Businesses close up shop all the time — owners die, partners have a falling out or the market changes unexpectedly and spells the end of what once was a thriving company.
While there are many steps involved in closing a business, you can start by trying to settle the company accounts.
Keep the following things in mind:
1. It’s time to collect on all the outstanding debts you are owed. If you regularly extended lines of credit to your purchasers, for example, it’s time to make sure those accounts are paid.
Be judicious, however, about letting other businesses know that you’re shutting down when you start to collect on their debts. Some business owners may figure that they can skip out on paying since you’re closing down anyhow. Rightly or wrongly, they may be willing to gamble that you won’t be in a position to collect if they stall until after your doors are closed. Because of this, it may be wise to start winding up accounts a few months before you formally announce that the company’s closing.
2. It’s also time to settle the outstanding debts you still owe. Depending on the type of business entity you ran, you may be required to send your creditors some advance warning that you’re closing shop so that they can make any claims for compensation that they feel are necessary.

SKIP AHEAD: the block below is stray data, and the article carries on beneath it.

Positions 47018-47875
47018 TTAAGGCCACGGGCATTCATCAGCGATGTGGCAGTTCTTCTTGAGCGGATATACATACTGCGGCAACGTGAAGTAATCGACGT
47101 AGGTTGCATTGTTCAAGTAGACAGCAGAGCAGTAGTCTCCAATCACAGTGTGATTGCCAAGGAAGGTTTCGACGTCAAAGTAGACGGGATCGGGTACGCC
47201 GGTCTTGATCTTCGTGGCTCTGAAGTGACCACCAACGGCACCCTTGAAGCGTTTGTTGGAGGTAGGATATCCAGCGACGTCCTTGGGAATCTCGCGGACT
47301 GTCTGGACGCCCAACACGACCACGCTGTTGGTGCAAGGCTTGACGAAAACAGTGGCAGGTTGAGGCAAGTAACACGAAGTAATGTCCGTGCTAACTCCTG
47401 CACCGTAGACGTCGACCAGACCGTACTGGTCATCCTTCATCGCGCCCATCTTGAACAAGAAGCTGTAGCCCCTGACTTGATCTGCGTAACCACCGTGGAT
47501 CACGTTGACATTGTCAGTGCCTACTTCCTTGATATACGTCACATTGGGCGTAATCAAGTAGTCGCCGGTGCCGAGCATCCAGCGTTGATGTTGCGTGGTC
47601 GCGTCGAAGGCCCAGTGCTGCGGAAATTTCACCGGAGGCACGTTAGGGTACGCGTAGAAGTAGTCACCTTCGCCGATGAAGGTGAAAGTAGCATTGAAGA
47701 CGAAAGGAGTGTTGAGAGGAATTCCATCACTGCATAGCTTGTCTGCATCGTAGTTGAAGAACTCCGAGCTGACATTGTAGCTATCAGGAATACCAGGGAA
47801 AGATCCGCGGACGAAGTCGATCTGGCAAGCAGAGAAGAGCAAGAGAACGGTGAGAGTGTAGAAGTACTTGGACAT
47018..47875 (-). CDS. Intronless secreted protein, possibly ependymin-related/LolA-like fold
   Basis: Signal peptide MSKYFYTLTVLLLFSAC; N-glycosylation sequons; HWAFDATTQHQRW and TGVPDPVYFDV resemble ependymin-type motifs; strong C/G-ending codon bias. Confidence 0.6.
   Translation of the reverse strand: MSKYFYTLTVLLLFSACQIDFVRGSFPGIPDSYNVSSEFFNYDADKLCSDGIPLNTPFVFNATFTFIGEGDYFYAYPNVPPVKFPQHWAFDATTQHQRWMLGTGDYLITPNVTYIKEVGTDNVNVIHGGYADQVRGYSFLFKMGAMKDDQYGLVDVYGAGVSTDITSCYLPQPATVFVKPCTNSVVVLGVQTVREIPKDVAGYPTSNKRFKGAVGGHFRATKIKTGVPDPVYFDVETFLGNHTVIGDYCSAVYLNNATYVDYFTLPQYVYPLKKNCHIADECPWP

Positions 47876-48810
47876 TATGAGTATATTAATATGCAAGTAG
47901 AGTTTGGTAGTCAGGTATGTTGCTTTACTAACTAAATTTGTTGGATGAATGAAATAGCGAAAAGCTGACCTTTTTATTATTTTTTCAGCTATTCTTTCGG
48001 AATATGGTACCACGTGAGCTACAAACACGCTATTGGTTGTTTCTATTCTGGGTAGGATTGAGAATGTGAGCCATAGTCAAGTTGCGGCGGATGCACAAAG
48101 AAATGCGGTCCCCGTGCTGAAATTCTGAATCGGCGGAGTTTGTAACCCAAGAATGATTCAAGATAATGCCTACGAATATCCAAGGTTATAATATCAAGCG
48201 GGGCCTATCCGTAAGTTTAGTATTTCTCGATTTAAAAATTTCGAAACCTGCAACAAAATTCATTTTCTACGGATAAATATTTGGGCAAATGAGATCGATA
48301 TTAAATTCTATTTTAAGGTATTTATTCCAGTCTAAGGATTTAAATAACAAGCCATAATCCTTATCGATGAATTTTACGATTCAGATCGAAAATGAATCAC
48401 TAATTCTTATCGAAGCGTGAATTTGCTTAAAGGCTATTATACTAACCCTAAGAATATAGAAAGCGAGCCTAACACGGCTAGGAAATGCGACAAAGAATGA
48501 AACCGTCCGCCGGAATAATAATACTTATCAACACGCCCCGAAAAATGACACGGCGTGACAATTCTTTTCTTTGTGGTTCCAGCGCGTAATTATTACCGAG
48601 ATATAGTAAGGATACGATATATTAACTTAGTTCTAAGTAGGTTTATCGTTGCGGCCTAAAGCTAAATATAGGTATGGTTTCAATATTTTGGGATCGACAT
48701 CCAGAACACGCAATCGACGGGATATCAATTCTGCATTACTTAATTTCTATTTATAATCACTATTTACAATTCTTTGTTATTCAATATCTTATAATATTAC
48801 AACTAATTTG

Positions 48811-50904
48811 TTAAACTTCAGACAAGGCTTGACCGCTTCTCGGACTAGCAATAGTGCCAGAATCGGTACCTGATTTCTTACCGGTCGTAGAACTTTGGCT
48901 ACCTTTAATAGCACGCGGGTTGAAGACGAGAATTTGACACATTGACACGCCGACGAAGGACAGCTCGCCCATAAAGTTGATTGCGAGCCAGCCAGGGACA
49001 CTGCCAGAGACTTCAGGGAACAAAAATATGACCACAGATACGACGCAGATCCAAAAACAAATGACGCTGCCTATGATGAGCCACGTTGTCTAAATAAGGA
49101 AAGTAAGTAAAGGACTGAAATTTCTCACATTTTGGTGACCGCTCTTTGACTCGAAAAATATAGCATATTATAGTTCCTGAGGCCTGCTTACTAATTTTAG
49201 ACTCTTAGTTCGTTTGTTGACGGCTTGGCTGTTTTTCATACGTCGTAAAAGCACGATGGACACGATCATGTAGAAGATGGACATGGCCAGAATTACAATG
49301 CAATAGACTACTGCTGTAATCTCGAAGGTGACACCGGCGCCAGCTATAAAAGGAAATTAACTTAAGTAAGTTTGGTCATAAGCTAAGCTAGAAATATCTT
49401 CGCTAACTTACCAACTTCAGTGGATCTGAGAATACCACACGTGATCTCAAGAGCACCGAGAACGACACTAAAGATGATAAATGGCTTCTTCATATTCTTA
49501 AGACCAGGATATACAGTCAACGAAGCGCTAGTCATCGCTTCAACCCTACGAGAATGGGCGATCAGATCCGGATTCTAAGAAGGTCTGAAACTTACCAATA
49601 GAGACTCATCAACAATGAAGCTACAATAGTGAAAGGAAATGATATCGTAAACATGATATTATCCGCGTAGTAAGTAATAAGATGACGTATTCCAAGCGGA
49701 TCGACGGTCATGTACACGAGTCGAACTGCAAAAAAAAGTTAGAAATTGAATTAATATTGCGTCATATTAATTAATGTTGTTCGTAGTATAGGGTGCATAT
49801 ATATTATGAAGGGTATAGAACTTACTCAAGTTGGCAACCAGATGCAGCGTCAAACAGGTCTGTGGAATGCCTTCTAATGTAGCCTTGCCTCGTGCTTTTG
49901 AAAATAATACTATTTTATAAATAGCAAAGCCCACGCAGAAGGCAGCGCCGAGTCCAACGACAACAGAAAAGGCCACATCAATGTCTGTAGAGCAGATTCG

If the business is closing while still solvent, you may not have any problems settling up. However, if the business has been failing for a while now, you may not have the funds to pay every creditor you owe in full. Under the circumstances, your creditors may be willing to accept partial payments since the business entity generally protects you from personal liability.
Until you finish these two steps, it can be impossible to get a handle on whether or not your business will have anything left over or go into a financial hole in the end — and there can be enormously different consequences when it comes to taxation and other final tasks depending on the results.
Just like a successful opening, closing a business successfully requires a well-considered plan — which means that it’s never a bad idea to get an attorney on board for the process. An attorney who is experienced in business law and commercial litigation can provide more information.
Source: FindLaw, “Necessary Steps to Dissolve Your Company,” accessed June 28, 2017